Systematic and chronologically distributed permanent-tooth so-called coeliac-type enamel defects are highly prevalent both in children and adults with coeliac disease (gluten-sensitive enteropathy) and dermatitis herpetiformis. Coeliac-type enamel defects were also found in healthy first-degree family members of coeliac disease patients. Our family study showed that these persons with the typical defected enamel were genetically similar to coeliac disease patients (A1;B8;DR3). As coeliac disease patients are often clinically silent with no gastrointestinal symptoms, or they complain only of minimal abdominal discomfort, both dentists and physicians could select patients with coeliac-type enamel defects for gastroenterological and dermatological consultations, including serological screening tests and later jejunal mucosal biopsy.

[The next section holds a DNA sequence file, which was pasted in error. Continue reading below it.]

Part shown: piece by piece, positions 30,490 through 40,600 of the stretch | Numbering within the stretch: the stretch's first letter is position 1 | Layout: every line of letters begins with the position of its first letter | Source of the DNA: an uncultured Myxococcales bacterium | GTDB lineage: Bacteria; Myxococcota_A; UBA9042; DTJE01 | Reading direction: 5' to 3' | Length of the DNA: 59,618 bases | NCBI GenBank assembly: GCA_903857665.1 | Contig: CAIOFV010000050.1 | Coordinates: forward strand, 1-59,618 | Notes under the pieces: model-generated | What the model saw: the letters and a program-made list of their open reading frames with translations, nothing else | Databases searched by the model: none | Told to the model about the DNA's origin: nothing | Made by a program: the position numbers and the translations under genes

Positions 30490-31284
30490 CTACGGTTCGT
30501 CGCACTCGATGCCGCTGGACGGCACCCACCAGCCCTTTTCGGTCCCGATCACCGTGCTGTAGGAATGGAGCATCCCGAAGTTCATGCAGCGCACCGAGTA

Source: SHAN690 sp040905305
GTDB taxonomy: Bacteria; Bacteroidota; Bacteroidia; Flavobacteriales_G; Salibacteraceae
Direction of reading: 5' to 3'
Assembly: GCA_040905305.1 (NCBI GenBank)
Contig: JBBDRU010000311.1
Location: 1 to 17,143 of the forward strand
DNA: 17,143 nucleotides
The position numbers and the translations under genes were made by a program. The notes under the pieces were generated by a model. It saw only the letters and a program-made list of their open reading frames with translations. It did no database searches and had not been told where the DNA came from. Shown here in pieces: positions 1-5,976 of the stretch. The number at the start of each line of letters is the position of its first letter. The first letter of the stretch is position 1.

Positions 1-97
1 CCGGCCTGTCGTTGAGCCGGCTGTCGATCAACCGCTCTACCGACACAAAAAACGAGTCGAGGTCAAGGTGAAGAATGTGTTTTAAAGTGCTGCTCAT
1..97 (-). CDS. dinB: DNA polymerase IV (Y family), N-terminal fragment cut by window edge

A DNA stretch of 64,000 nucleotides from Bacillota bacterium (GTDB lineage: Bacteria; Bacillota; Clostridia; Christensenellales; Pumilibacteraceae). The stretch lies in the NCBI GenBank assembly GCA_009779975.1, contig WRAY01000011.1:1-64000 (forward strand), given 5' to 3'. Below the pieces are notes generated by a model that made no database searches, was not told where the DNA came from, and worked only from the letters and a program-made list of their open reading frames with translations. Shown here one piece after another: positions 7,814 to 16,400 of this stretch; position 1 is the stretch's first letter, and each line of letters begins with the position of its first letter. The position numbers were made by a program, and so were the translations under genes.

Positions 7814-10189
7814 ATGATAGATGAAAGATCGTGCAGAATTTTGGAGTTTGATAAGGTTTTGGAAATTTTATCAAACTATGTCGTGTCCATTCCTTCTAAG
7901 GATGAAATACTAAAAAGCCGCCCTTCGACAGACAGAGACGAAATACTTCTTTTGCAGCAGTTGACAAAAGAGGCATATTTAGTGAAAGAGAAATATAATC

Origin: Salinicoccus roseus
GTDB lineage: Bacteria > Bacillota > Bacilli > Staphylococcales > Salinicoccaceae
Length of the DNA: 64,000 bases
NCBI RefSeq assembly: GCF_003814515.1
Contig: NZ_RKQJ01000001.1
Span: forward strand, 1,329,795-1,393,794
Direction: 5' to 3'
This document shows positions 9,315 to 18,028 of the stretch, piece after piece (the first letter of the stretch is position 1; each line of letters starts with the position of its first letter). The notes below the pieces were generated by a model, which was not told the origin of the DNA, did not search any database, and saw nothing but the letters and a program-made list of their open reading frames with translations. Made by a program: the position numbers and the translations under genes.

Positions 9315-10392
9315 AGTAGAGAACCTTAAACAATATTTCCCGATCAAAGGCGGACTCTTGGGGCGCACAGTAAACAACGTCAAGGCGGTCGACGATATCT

Celiac disease can develop at any age when solid foods are introduced into the diet; however, if it appears in children while the permanent teeth are developing, i.e., before 7 years of age, abnormalities in the structure of the dental enamel can occur. These defects are seen most commonly in the permanent dentition and tend to appear symmetrically and chronologically in all 4 quadrants, with more defects in the maxillary and mandibular incisors and molars. Both hypoplasia and hypomineralization of the enamel can occur. A band of hypoplastic enamel, often with intact cusps, is common. A hiatus in enamel and dentin formation can occur at a developmental stage corresponding to the onset of gastrointestinal symptoms. Dental enamel defects are common in children who develop symptoms of celiac disease before 7 years of age. Such defects are not seen as frequently in adults with celiac disease, as they may have developed symptoms at a later age or have had severely affected abnormal teeth altered or extracted.